Managing the Development and Introduction of New Products and Manufacturing Processes
April 4-5, 2002
The design of a product determines its method of assembly, material, component tolerances, number of adjustments and the type of fabrication tooling to be used. Therefore, the design of a part is the first step in its manufacture and is when the cost of manufacturing is committed. To remain competitive as a world class manufacturer, the design of a product must cover assembly methods, materials, tooling and the capabilities of the site(s) of manufacture at the earliest design phase. The blending of design and manufacturing from "Time Zero" to product launch is defined as Concurrent Engineering. The structure of Concurrent Engineering Teams was discussed as well as a Concurrent Engineering Process to deliver products. The primary focus of this presentation will be from the manufacturing perspective. Manufacturing "Best Practices" or tools was also discussed.
CNH is one of the world's leading manufacturers of construction and agricultural equipment. It is dedicated to providing superior customer value in its products and improving its product development processes to increase this value. The Design-to-Cost methodology focuses early product development efforts on identifying design, purchasing, and content savings opportunities through the use of tools such as benchmarking, linear performance pricing, clean-sheet buildup and best-of-best benchmarking. By evaluating these opportunities and established customer-value data, the product development process establishes accurate target costs and content levels earlier in the process. These can then be more effectively managed through the entire product development cycle. Ultimately, this methodology produces cost-effective products that are highly competitive and focused on customer value.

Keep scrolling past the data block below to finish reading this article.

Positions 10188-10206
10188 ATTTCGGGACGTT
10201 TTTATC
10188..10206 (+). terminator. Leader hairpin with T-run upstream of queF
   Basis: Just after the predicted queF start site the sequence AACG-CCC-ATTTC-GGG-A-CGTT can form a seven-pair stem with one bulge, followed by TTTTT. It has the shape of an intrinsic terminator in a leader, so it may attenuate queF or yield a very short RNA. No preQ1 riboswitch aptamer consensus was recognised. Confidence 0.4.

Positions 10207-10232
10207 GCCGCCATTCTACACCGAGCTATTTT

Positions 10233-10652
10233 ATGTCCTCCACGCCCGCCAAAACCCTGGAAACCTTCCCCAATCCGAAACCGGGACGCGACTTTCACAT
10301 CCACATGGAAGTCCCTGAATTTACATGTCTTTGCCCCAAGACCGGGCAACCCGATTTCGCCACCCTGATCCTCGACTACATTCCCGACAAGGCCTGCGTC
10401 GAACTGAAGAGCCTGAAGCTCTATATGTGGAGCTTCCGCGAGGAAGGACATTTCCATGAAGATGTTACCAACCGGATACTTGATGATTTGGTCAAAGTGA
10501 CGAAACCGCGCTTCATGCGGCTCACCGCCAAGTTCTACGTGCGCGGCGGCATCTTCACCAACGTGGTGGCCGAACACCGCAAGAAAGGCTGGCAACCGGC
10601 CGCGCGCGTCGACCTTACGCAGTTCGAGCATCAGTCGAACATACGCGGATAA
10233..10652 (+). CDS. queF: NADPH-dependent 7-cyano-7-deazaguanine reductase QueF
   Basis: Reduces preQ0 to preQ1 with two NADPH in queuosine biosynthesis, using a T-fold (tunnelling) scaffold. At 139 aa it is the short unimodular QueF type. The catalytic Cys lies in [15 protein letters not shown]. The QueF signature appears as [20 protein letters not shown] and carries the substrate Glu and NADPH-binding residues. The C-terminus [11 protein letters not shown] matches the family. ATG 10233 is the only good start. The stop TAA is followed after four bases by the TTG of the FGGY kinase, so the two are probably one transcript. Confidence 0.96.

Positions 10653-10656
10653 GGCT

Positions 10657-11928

Manager of Mechanical Engineering
George Valaitis of MDS SCIEX discussed how his company responded to the challenge of manufacturing mass spectometers in increasing volumes over successive product generations. Design and manufacturing methods that were satisfactory for low volume production had to be modified. The company responded to the challenge by completely reorganizing its multidisciplinary product design and development process, and by introducing design for manufacture and assembly software to its engineering teams. The results were impressive. Time-to-market dropped dramatically, as did parts count, material costs, and assembly time.
Sarah Wenzel Klunk, Vice President of Operations
Jeff Berthold, Quality/Process Manager
The presenters discussed initiatives that they undertook while at Exide Electronics Large Systems Group (LSG), a manufacturer of Uninterruptible Power Systems (UPS) for critical power protection of data and information systems networks, manufacturing process machinery, and numerous other applications. Ms. Klunk was materials manager and Mr. Berthold was supplier quality engineer. The division's team approach to building supplier partnerships was based on a number of integrated programs including: supplier selection; supplier qualification, part certification; supplier development, feedback and recognition; supplier quality; early supplier involvement; cost reduction; and process enhancements. Building on these supplier programs, the division introduced a 10X quality initiative for introducing a new product. The combination of these efforts yielded significant results including a 94% better defect rate from qualified suppliers versus non-qualified suppliers, an overall purchased component defect reduction of 97%, and a new product introduced that was ten times superior to its predecessor. With these results, the stage was set both internally and with suppliers for introducing future products.